Fungible claims fastest storage node on the market, at 6.55 million IOPS

Dutch high-performance computing (HPC) researchers have reported a Fungible storage node delivering 6.55 million random read IOPS to a single server. Fungible claims this is the world’s highest performance between a single server reading data and a single storage target.

Fungible has developed DPU (Data Processing Unit) chips and used them to power its FS1600 storage node. This is a scale-out, block storage server in a 2U, 24-slot NVMe SSD box with two F1 DPU controllers and access over an NVMe-over Fabrics TCP link. In the Dutch test it was hooked up to a 64-core AMD-powered server across a Jupiter Networks set up.

Pradeep Sindhu, CEO and co-founder of Fungible, said in a prepared quote: “What we are achieving in the lab … can be deployed throughout the world. We believe customers, partners and research institutions can push innovation boundaries with the Fungible Storage Cluster to radically reduce processing time and advance experimental activities in accelerator-based particle physics and astro-particle physics. Ultimately, it is revolutionising the performance, economics, reliability and security of scale-out data centres.”

Fungible FS1600.

Fungible says its IOPS number is nearly 2x better performance than its nearest competitor (which it declined to identify).

The test was run by two organisations: Nikhef, a partnership between the Institutes Organisation of the Dutch Research Council and six universities; and SURF, the collaborative ICT association of Dutch educational and research institutions. These two are focussed on exploring high-performance storage for physics and related HPC science. 

Testing was carried out at Nikhef’s computing centre in Amsterdam. Nikhef is looking for fast and affordable data processing with a view to multiplying the data flows from experiments at CERN in Geneva when the intense high-luminosity LHC accelerator comes online there after 2026.

Tristan Suerink, IT Architect at Nikhef, said: “The Fungible FS1600 will be recognised as the start of a new era in storage, thanks to its unique DPU capabilities. We see a bright future for these devices and DPUs in general.”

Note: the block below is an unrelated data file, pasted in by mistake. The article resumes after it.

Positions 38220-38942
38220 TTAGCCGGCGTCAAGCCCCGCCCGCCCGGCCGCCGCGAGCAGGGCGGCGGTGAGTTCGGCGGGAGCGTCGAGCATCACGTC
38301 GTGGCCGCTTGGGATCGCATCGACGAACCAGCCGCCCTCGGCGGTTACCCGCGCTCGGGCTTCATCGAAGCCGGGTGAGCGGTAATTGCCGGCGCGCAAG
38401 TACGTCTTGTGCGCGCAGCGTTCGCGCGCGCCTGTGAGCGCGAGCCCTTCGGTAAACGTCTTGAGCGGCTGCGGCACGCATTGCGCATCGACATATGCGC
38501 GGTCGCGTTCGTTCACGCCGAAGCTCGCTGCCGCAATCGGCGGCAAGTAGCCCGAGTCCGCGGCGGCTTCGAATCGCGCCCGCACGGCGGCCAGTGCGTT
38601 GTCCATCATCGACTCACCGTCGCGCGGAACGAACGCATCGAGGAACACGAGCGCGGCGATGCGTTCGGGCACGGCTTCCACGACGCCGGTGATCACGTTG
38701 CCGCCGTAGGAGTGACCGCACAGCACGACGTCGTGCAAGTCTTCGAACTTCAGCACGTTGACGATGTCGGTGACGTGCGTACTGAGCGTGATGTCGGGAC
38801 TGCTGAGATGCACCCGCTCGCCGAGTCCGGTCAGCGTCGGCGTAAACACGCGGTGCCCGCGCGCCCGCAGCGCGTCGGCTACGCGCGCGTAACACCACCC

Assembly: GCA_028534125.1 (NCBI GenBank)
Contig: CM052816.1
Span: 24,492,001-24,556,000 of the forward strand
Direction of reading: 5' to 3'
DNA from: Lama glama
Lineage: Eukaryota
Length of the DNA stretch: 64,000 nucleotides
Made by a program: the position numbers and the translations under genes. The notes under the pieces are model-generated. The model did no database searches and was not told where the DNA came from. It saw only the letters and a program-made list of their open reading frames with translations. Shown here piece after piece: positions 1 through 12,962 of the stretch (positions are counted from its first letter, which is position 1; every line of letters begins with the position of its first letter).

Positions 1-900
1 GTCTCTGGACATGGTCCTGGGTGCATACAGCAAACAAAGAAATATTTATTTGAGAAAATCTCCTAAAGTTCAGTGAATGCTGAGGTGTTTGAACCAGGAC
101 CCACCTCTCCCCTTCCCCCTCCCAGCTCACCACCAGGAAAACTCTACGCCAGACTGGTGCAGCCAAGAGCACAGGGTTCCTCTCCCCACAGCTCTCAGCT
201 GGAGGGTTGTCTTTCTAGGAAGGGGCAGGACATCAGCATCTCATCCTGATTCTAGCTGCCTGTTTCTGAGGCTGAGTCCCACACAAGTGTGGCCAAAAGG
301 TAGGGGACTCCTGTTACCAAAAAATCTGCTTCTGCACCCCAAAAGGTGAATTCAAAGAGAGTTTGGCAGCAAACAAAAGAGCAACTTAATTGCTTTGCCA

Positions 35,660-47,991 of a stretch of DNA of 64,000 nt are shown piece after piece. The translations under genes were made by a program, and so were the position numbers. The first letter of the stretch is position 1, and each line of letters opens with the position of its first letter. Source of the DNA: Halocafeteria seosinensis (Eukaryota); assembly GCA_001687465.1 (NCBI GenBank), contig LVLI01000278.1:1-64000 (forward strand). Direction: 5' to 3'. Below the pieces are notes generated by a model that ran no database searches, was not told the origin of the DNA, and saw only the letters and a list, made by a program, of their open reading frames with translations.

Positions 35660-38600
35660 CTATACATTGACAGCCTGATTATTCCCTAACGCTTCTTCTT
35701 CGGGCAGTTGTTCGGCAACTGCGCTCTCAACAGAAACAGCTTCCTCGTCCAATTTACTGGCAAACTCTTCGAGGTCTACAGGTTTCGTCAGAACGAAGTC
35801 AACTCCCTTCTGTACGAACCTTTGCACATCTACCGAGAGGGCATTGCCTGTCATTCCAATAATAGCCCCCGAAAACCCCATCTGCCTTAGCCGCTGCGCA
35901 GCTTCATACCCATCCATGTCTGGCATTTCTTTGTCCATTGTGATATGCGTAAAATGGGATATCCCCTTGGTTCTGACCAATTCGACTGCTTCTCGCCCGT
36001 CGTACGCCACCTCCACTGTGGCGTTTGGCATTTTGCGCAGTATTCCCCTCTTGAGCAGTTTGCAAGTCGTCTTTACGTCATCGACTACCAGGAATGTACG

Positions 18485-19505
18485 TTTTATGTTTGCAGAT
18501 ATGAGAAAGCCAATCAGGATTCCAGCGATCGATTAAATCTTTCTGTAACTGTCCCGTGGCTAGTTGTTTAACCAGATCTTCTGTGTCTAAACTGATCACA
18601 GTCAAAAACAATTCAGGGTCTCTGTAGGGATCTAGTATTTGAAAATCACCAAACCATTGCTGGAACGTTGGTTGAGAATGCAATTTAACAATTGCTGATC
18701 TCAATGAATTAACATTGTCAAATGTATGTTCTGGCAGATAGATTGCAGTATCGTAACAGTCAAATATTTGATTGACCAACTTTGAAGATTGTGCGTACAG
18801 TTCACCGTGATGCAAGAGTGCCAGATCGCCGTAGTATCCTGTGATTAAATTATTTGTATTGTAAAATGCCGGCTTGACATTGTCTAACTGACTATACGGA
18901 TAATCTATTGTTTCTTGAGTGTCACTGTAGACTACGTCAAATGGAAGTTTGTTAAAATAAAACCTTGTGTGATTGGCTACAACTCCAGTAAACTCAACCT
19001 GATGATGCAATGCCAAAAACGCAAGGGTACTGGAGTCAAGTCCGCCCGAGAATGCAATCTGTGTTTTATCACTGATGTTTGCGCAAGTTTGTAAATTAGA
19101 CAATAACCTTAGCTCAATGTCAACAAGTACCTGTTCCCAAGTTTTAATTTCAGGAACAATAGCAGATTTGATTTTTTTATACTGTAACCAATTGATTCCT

Raj Yavatkar, CTO at Juniper Networks, said: “The results achieved are truly ground-breaking and will have far-reaching implications for data centres across the globe.”

Fungible claims that, as a result of this performance, data-centric workloads can be consolidated, leading to an increase in utilisation of storage media and cost per IOPS decrease compared to existing software-defined storage solutions. It claims its technology scales linearly to 300 million IOPS in a single 40 RU rack, and can extend further to many racks. The FS1600 enables data services such as data durability, data reduction, data security in-line and at line-rate — all selectable on a per-volume basis.


The Fungible FS1600 is basically a proprietary external SAN array and, as demonstrated here, with high read performance. How does it compare to computing products?

According to the Evaluator Group, Pure Storage’s FlashArray//X m70 model runs at 300,000 32K IOPs and 9GB/sec bandwidth. We don’t have a bandwidth number for the FS1600, but would guess it is substantially higher than 9GB/sec.

A single VAST Data enclosure provides 400,000 IOPS from its QLC flash drives shipping out file data.

Dell EMC’s high-end PowerMax systems are much faster than this, with the 4U, 2-brick PowerMax 2000 providing up to 2.7 million IOPS.

DDN’s SFA18K appliance is billed by DDN as the world’s fastest appliance, pumping out 3.2 million IOPS from its 4U box holding NVMe and SAS SSDs and HDDs.

But a 4U Pavilion Data HyperParallel array can deliver up to 20 million IOPS — which would cast doubt on Fungible’s claim that the FS1600 delivers the world’s highest performance between a single server reading data from a single storage target. Hopefully more details will be revealed about the Fungible test to provide a fuller picture.

We are also curious about how an FS1600 would perform using GPU-Direct and pumping data out to Nvidia GPU servers.